America, as synonymous with the people who created the Federal Union known as the United States of America, was born to a gold standard; was intended, always, to remain on a gold standard! No reading of Article I, Section 10, of the Constitution, coupled with key provisions of Article I, Section 8, can lend itself to any other interpretation.
The first paragraph of Section 10 reads in relevant part:
No State shall . . . make any Thing but gold and silver Coin a Tender in Payment of Debts.
Note, there is no exception provided. Contrast that paragraph with the second and third paragraphs of the same section, which, while also limiting the powers of the States in certain particulars, make clear provision for exceptions:
No State shall, without the consent of the Congress . . . (Paragraph 2)
No State shall, without the consent of Congress . . . (Paragraph 3)
Article I, Section 8 reads in part:
The Congress shall have Power To . . . coin Money, regulate the Value thereof, and of foreign Coin, and fix the Standard of Weights and Measures;
To provide for the Punishment of counterfeiting the Securities and current Coin of the United States;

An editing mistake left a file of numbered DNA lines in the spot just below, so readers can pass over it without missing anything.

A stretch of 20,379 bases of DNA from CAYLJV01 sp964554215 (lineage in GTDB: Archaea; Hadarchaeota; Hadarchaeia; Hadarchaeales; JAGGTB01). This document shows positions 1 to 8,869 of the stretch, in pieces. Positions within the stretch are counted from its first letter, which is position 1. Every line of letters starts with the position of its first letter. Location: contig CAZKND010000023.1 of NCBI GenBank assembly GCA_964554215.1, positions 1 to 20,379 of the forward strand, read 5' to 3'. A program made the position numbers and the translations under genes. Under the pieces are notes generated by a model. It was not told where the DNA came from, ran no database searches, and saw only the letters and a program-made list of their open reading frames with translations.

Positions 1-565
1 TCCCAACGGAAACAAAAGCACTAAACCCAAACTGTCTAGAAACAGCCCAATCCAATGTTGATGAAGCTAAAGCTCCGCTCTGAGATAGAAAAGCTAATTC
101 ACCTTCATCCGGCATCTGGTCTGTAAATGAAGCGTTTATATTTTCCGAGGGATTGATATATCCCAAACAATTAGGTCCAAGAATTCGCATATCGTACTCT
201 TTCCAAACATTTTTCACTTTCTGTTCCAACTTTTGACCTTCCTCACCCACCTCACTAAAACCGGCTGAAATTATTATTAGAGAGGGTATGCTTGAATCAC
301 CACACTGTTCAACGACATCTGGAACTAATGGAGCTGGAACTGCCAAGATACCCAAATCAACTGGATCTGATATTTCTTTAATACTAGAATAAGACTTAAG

Would it be rational to so interpret the above provisions, to allow the Federal Government to coin as money neither gold nor silver, or money not immediately convertible into same; when by those provisions, such non-convertible currency could not be used to discharge debt in any of the constituent States? One could go on with other aspects of the inherent incongruity in such a notion; with the absurdity, from a rational perspective, of what has transpired since Franklin Roosevelt called in the people's gold & openly repudiated solemn obligations--debts specifically payable in gold;--but to the rational reader, the above should be sufficient.
Honorable personal dealings, predictability in economic planning, confidence in the integrity of the administration of political power, from an American perspective, were from the first predicated on an ongoing gold standard. It was a dynamic, gold-denominated--and to some extent gold-motivated economic growth--before FDR, which built the industrial plant that made America the World power, able to overwhelm the other two most successful nations of the Twentieth Century, in World War II. (Remember, we only came out of the Depression with the War, our industrial plant had not been growing under Roosevelt, prior to the War. We still had massive unemployment, massive under-utilization of what had been built when the Dollar represented 1/20.67 ounces of gold & literally was "as good as gold.")